According to another aspect of the disclosure where specific pre-identified capabilities involving use of the target programmable device are disabled pending an outcome of the device validation check, in response to the target programmable device being identified as a valid OEM programmed device, the IGV controller enables the pre-identified capabilities. However, in response to the target programmable device being identified as an invalid component, the IGV controller maintains a disabled state of the pre-identified capabilities for that installed device.
  • [0012]
    The above summary contains simplifications, generalizations and omissions of detail and is not intended as a comprehensive description of the claimed subject matter but, rather, is intended to provide a brief overview of some of the functionality associated therewith. Other systems, methods, functionality, features and advantages of the claimed subject matter will be or will become apparent to one with skill in the art upon examination of the following figures and detailed written description.
  • BRIEF DESCRIPTION OF THE DRAWINGS
  • [0013]
    The description of the illustrative embodiments can be read in conjunction with the accompanying figures. It will be appreciated that for simplicity and clarity of illustration, elements illustrated in the figures have not necessarily been drawn to scale. For example, the dimensions of some of the elements are exaggerated relative to other elements. Embodiments incorporating teachings of the present disclosure are shown and described with respect to the figures presented herein, in which:
  • [0014]
    FIG. 1 illustrates an example information handling system (IHS) within which various aspects of the disclosure can be implemented, according to one or more embodiments;
  • [0015]
    FIG. 2 illustrates another block diagram of the example IHS, and specifically a detailed view of the IGV controller's secure environment, in accordance with one or more embodiments;
  • [0016]
    FIG. 3 is a block diagram illustrating a first functional configuration of IGV module 115 for unique identifier generation within an information handling system (IHS), according to one embodiment;
  • [0017]
    FIG. 4 is a block diagram illustrating a second functional configuration of IGV module 115 for unique identifier generation within an information handling system (IHS), according to one embodiment;
  • [0018]
    FIG. 5 is a block diagram illustrating a first functional configuration of IGV module 215 for identifier code validation within an information handling system (IHS), according to one embodiment;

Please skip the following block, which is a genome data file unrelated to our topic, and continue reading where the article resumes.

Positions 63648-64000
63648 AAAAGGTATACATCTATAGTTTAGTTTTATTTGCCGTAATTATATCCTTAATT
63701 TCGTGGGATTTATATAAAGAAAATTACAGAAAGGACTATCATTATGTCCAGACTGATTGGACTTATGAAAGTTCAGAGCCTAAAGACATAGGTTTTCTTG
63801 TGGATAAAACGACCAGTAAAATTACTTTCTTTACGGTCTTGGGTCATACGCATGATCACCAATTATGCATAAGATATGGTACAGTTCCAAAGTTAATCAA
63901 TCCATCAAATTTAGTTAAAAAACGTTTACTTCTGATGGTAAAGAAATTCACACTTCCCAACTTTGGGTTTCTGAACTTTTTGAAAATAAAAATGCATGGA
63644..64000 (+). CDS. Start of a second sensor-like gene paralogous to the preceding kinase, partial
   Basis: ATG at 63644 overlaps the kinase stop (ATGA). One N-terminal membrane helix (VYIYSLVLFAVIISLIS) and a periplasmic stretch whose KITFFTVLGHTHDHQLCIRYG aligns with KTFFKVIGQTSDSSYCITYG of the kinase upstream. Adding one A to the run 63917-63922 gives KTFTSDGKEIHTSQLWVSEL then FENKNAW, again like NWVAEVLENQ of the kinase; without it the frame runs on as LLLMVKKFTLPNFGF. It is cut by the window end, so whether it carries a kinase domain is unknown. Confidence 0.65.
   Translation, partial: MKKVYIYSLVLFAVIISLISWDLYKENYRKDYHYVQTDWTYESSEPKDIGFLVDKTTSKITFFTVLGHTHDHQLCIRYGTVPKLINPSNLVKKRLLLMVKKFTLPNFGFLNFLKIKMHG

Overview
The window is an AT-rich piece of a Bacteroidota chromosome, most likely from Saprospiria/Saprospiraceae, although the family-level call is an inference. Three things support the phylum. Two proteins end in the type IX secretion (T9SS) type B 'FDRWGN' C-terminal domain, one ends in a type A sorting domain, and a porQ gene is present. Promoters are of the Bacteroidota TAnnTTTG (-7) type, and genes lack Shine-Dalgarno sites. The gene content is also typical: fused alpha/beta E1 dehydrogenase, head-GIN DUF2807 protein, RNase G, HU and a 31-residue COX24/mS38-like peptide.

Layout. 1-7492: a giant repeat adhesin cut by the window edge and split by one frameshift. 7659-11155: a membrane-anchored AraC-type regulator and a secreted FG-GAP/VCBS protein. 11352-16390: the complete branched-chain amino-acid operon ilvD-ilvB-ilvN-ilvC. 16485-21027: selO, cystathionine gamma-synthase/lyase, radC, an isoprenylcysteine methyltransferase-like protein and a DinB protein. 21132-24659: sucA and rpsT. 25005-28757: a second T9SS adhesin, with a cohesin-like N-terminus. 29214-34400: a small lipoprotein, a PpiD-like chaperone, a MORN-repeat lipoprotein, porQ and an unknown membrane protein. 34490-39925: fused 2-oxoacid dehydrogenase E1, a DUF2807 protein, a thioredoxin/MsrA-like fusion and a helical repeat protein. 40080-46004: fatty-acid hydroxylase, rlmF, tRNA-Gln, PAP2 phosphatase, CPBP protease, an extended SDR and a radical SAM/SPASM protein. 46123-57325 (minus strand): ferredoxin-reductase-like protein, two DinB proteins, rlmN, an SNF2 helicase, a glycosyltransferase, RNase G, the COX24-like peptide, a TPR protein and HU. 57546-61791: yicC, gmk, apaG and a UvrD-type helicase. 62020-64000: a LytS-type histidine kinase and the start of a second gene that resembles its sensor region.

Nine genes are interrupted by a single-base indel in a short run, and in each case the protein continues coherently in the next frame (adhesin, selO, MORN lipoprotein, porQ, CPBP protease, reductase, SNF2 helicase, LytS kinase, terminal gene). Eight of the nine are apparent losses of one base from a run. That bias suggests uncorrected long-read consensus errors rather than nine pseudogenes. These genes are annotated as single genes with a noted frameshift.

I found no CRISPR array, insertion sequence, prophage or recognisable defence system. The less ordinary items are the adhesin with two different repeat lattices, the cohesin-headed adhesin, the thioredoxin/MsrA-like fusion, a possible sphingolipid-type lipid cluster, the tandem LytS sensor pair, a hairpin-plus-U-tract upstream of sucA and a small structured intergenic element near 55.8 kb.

• [0019]
    FIG. 6 is a block diagram illustrating a second functional configuration of IGV module 215 for identifier code validation within an information handling system (IHS), according to one embodiment;
  • [0020]
    FIG. 7 is a flow chart illustrating a first example method for generating unique identifier codes for an OEM programmable device, in accordance with one or more embodiments;
  • [0021]
    FIG. 8 is a flow chart illustrating a second example method for generating unique identifier codes for OEM programmable devices within IHS 100, in accordance with one or more embodiments;
  • [0022]
    FIG. 9 is a flow chart illustrating a first example method for validating identifier codes for programmable devices installed within IHS 200, in accordance with one or more embodiments; and
  • [0023]
    FIG. 10 illustrates a second example method for validating identifier codes for programmable components installed within IHS 200, in accordance with one or more embodiments.
  • DETAILED DESCRIPTION
  • [0024]
    The illustrative embodiments provide methods and information handling systems (IHS) that securely generate and validate unique identifier codes for an OEM original equipment manufacturer (OEM) (programmable) device. The illustrative embodiments further provide methods and information handling systems configured for validating an installed component using a securely generated unique identifier code associated with identifier data of the installed component. According to one embodiment of the unique identifier code generation, an identifier generation and validation (IGV) controller operating in an authorized IHS generates a unique encrypted sequence by encrypting identification (ID) data read from the OEM device. The IGV controller generates a unique OEM identifier code for the OEM device by further encrypting the encrypted sequence using a first OEM proprietary code. The IGV controller writes the first identifier code to a pre-specified storage location of the device. According to one embodiment of the unique identifier code validation, a locally-installed IGV controller performs a validation check on a target device by utilizing a decryption process yielding a component validation code and which reverses an associated encryption process for generating a unique OEM identifier code. The IGV controller identifies the target device as an OEM validated device if the component validation code matches a second OEM proprietary code corresponding to the target device.